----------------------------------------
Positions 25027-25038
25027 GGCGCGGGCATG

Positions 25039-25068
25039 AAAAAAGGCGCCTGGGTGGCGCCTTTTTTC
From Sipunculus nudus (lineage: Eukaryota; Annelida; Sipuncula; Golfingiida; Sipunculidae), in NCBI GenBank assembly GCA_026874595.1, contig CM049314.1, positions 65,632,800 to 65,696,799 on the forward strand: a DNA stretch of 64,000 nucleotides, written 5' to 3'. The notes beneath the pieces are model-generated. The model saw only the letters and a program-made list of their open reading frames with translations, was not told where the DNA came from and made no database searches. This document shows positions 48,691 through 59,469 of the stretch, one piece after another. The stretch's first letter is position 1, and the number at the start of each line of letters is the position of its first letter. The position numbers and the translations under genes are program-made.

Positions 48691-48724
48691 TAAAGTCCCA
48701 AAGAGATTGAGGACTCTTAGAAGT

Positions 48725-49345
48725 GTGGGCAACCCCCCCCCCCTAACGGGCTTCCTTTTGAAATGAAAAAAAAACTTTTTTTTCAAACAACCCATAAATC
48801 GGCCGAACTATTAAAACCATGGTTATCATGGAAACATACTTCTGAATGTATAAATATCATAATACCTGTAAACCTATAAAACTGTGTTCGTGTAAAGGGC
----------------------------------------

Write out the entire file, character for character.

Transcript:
Positions 25027-25038
25027 GGCGCGGGCATG

Positions 25039-25068
25039 AAAAAAGGCGCCTGGGTGGCGCCTTTTTTC
From Sipunculus nudus (lineage: Eukaryota; Annelida; Sipuncula; Golfingiida; Sipunculidae), in NCBI GenBank assembly GCA_026874595.1, contig CM049314.1, positions 65,632,800 to 65,696,799 on the forward strand: a DNA stretch of 64,000 nucleotides, written 5' to 3'. The notes beneath the pieces are model-generated. The model saw only the letters and a program-made list of their open reading frames with translations, was not told where the DNA came from and made no database searches. This document shows positions 48,691 through 59,469 of the stretch, one piece after another. The stretch's first letter is position 1, and the number at the start of each line of letters is the position of its first letter. The position numbers and the translations under genes are program-made.

Positions 48691-48724
48691 TAAAGTCCCA
48701 AAGAGATTGAGGACTCTTAGAAGT

Positions 48725-49345
48725 GTGGGCAACCCCCCCCCCCTAACGGGCTTCCTTTTGAAATGAAAAAAAAACTTTTTTTTCAAACAACCCATAAATC
48801 GGCCGAACTATTAAAACCATGGTTATCATGGAAACATACTTCTGAATGTATAAATATCATAATACCTGTAAACCTATAAAACTGTGTTCGTGTAAAGGGC